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If you're like many homeowners, your spring yard work is focused on helping your grass recover from cold weather and trying to kick-start its growth. As temperatures rise and summer sets in, your attention should shift to maintaining a healthy lawn. Properly watering grass is the best defense against the scorching heat and drought conditions summer can bring. Our tips on when to water your lawn and how to tackle brown spots on your lawn will help you maintain a lush, green landscape throughout the hottest months of the year.
Identifying lawn problems caused by drought stress can be as simple as looking at your grass. Brown spots on a lawn are often a sign it isn't getting enough water. A severely parched lawn may go dormant and turn completely brown. Making sure your turf stays hydrated - by watering grass when necessary to supplement rainfall - can help prevent the development of brown spots on your lawn. Most grass needs an inch of water each week. Thoroughly watering grass once a week with a sprinkler is usually enough to avert drought stress. To figure out how long your sprinklers need to run to provide adequate water, place some containers around them, and see how much time it takes for each one to accumulate an inch of water. This can also be a good way to check whether your sprinklers are watering the grass evenly.
Knowing when to water your lawn can help you maximize the benefits for your grass. Although you can't control rainfall, you can time your grass watering. You may get the urge to water during the first days of summer, but letting your grass experience some mild drought stress can actually encourage deeper root growth.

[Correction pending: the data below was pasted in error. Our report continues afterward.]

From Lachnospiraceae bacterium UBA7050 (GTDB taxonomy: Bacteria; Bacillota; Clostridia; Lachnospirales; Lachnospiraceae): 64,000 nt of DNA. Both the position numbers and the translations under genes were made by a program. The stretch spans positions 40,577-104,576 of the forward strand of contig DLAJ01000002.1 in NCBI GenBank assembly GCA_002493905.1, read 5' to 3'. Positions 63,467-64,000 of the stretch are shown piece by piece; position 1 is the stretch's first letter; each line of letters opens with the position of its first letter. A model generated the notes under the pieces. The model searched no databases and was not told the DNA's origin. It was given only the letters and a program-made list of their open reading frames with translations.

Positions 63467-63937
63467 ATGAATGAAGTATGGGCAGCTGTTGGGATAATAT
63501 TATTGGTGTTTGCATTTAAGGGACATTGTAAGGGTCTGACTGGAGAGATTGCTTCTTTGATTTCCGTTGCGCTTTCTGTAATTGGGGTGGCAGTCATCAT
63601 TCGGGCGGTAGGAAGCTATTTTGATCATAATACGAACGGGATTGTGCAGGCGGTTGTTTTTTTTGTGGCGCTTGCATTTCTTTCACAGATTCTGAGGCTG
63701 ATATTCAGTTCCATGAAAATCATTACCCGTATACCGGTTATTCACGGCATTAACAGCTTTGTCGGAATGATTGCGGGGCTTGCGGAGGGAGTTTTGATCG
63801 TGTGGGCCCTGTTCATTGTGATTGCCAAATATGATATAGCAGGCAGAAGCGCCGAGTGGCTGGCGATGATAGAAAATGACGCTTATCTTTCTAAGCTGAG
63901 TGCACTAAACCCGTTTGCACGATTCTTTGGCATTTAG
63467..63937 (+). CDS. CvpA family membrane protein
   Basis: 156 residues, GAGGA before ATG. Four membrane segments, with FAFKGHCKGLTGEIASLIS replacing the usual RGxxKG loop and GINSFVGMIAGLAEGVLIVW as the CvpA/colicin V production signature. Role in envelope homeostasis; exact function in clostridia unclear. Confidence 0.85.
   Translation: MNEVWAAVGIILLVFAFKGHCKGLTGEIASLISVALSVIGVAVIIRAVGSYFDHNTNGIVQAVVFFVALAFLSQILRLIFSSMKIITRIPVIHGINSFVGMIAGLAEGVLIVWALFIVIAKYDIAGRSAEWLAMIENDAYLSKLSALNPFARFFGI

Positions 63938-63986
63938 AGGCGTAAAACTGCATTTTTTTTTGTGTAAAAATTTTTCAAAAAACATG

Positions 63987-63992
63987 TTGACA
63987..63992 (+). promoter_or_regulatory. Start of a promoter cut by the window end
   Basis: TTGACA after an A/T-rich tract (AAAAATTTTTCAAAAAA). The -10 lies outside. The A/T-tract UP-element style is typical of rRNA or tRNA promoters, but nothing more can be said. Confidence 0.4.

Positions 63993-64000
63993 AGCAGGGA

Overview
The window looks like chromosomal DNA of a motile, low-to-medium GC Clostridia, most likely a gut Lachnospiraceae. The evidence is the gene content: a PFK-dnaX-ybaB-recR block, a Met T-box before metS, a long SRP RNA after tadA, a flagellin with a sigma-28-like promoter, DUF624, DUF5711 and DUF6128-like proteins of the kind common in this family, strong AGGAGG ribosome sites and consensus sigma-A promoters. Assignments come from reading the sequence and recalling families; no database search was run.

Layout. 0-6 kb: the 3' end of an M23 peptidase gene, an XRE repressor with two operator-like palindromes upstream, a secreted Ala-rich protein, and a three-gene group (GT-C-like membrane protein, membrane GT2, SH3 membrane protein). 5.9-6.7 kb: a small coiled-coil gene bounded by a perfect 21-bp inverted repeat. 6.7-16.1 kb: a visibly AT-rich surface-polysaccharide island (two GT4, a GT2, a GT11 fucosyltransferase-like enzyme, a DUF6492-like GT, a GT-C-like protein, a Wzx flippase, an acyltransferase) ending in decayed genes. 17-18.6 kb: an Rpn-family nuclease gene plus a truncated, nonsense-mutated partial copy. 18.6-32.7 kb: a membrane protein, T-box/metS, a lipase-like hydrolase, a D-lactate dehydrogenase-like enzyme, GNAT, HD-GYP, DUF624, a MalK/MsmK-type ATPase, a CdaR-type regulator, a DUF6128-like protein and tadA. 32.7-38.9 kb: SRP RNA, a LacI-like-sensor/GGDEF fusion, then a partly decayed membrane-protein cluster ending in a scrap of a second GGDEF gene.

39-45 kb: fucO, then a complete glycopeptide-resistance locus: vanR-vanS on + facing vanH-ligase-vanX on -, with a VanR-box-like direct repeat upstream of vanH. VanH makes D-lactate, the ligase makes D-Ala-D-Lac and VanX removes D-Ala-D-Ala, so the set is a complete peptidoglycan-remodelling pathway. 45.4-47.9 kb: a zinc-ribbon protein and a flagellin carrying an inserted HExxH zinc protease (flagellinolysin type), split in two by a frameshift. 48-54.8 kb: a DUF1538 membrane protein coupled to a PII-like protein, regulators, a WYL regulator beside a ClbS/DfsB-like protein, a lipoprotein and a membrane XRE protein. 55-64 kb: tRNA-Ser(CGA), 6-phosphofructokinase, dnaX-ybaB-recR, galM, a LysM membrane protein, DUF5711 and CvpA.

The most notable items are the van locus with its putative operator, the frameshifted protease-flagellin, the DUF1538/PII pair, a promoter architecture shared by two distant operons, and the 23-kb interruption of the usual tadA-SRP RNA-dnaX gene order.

When you begin to water your lawn, do so early in the day, if possible, when the grass is already wet with dew. If you have sprinklers, set them to water the lawn in the wee hours of the morning around - 3 a.m. This will give the water a chance to soak deep into the roots before midday, when water is likely to evaporate. Water applied in the evening may have too much time to soak in, which, like over-watering grass, can make your lawn vulnerable to disease.
Giving your lawn more water than it needs won't speed its recovery. In fact, watering grass to much can be more harmful to it than drought stress. Over-watering weakens roots, making your turf more susceptible to weed outbreaks and fungal diseases. Use the chart below to determine the amount of water your yard needs.
|Month||Avg. Temp (F)||Inches of Water Needed||Times per Week|
Mowing with dull blades also weakens your turf and makes it more vulnerable to these problems. Rather than giving it the crisp cut you want, dull blades rip and tear your grass, which hurts both the health and curb appeal of your yard. Check your mower blades before and throughout growing season to make sure they're sharp and in good condition. If you need to replace blades, mower belts or other parts, use our Outdoor Power Equipment Parts Finder to locate the right matches for your machine.
If you notice brown spots on your lawn, spot-water them rather than increasing irrigation of your entire lawn to avoid over-watering grass that is already hydrated. If your whole lawn browns, it may take a month of proper grass watering to perk it back up. It's important not to repeatedly allow your lawn to go dormant and then wake it, as this depletes its food reserves.To avoid this cycle, decide before summer arrives whether you are going to keep up with watering your grass, or allow it to sleep through the heat.